So, with projects like this, we're replacing the traditional donor-recipient model from a half a century ago with one in which we recognize and seize upon USAID's comparative advantage. We are a convener. We are an innovator. We are an accelerator. We're an honest broker. We're not merely a drone. USAID has become a trusted partner in demonstrating time impact models and approaches that more efficiently and effectively direct India's own resources, which India can then scale up.

We are a development and role catalyst. We are the spark that fuels the Indian government, private, for-profit and non-profits, philanthropist, civil societies, and other partners who accelerate the Indian journey. But I have to tell you, I am impressed with all that I've seen.

One reason that I was so eager to join all of you today, is I wanted to commend you personally for the extraordinary groundbreaking work that you've been doing. But also, to commend you for how you're teaching us and the rest of the Agency, and other agencies about the ways that we can and should transform the way that we do business.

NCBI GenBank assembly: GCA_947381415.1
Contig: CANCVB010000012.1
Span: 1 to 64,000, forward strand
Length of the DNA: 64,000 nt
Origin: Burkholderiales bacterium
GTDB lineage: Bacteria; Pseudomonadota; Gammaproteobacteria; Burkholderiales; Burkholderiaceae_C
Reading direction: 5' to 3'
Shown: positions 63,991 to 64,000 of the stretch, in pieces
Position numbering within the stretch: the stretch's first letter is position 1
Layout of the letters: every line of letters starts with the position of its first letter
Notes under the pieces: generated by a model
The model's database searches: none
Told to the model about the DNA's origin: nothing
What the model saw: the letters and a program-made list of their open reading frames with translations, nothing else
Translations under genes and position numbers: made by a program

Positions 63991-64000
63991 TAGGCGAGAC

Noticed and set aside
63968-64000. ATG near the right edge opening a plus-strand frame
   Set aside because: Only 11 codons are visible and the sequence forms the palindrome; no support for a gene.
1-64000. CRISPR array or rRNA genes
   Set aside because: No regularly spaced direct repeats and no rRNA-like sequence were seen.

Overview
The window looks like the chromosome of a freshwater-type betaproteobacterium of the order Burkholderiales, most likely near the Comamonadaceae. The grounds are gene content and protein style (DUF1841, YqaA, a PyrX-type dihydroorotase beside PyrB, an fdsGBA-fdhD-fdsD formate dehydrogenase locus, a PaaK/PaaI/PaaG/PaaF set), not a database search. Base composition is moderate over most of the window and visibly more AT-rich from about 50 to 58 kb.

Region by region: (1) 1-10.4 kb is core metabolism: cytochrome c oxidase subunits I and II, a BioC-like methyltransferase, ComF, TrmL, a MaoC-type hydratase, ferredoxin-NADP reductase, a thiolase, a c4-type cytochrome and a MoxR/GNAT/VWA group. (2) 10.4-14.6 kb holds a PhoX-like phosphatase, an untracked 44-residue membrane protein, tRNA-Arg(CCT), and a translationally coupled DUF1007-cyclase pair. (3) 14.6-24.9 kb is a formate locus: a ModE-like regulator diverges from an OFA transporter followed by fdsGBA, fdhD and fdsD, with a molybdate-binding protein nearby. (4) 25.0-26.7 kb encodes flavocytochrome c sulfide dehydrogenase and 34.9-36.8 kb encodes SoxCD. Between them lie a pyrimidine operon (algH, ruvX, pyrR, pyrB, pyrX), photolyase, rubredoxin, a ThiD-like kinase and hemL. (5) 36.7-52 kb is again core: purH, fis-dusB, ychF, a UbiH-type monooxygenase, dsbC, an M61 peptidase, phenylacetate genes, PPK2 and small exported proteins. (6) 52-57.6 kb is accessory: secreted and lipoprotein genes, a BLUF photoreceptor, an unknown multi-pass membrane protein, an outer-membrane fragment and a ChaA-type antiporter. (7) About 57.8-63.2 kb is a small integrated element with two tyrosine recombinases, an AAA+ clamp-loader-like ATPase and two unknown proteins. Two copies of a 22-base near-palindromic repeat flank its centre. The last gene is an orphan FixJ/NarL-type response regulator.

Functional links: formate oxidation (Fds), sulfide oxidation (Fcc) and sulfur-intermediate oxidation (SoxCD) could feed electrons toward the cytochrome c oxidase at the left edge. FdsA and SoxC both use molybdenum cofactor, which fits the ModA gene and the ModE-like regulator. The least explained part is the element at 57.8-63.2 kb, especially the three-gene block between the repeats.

You have shown us how countries like India, with USAID guidance, could take relatively modest U.S. contributions, in the thousands, and leverage that into the millions, to truly bring about transformative change.

Today, with your support, India shoulders the vast majority of the cost of HIV/AIDS prevention and treatment. Efforts greatly reducing India's reliance on USAID, PEPFAR, and other donor support. You have shown us how we can help transform bilateral success, into trilateral success, and regional success.